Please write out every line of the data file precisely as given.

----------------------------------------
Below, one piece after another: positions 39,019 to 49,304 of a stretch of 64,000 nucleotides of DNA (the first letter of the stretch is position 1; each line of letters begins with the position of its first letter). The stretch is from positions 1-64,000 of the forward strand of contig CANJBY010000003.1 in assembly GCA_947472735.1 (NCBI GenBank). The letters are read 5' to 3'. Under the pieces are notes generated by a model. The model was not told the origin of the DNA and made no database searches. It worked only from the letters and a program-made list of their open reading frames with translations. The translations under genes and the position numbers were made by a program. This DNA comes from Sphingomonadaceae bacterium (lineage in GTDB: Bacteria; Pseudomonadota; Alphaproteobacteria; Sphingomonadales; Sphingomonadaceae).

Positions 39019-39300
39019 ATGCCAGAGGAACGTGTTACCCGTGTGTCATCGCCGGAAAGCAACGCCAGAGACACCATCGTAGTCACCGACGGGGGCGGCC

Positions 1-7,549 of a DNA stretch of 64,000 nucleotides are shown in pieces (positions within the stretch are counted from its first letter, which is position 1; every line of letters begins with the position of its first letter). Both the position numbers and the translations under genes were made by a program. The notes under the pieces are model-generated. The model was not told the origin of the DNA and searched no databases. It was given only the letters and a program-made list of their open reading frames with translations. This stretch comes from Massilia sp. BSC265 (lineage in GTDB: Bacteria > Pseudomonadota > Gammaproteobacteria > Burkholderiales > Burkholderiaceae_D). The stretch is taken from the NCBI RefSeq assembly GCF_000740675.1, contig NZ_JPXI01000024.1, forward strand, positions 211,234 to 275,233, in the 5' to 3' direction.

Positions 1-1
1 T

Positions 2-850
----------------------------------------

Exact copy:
Below, one piece after another: positions 39,019 to 49,304 of a stretch of 64,000 nucleotides of DNA (the first letter of the stretch is position 1; each line of letters begins with the position of its first letter). The stretch is from positions 1-64,000 of the forward strand of contig CANJBY010000003.1 in assembly GCA_947472735.1 (NCBI GenBank). The letters are read 5' to 3'. Under the pieces are notes generated by a model. The model was not told the origin of the DNA and made no database searches. It worked only from the letters and a program-made list of their open reading frames with translations. The translations under genes and the position numbers were made by a program. This DNA comes from Sphingomonadaceae bacterium (lineage in GTDB: Bacteria; Pseudomonadota; Alphaproteobacteria; Sphingomonadales; Sphingomonadaceae).

Positions 39019-39300
39019 ATGCCAGAGGAACGTGTTACCCGTGTGTCATCGCCGGAAAGCAACGCCAGAGACACCATCGTAGTCACCGACGGGGGCGGCC

Positions 1-7,549 of a DNA stretch of 64,000 nucleotides are shown in pieces (positions within the stretch are counted from its first letter, which is position 1; every line of letters begins with the position of its first letter). Both the position numbers and the translations under genes were made by a program. The notes under the pieces are model-generated. The model was not told the origin of the DNA and searched no databases. It was given only the letters and a program-made list of their open reading frames with translations. This stretch comes from Massilia sp. BSC265 (lineage in GTDB: Bacteria > Pseudomonadota > Gammaproteobacteria > Burkholderiales > Burkholderiaceae_D). The stretch is taken from the NCBI RefSeq assembly GCF_000740675.1, contig NZ_JPXI01000024.1, forward strand, positions 211,234 to 275,233, in the 5' to 3' direction.

Positions 1-1
1 T

Positions 2-850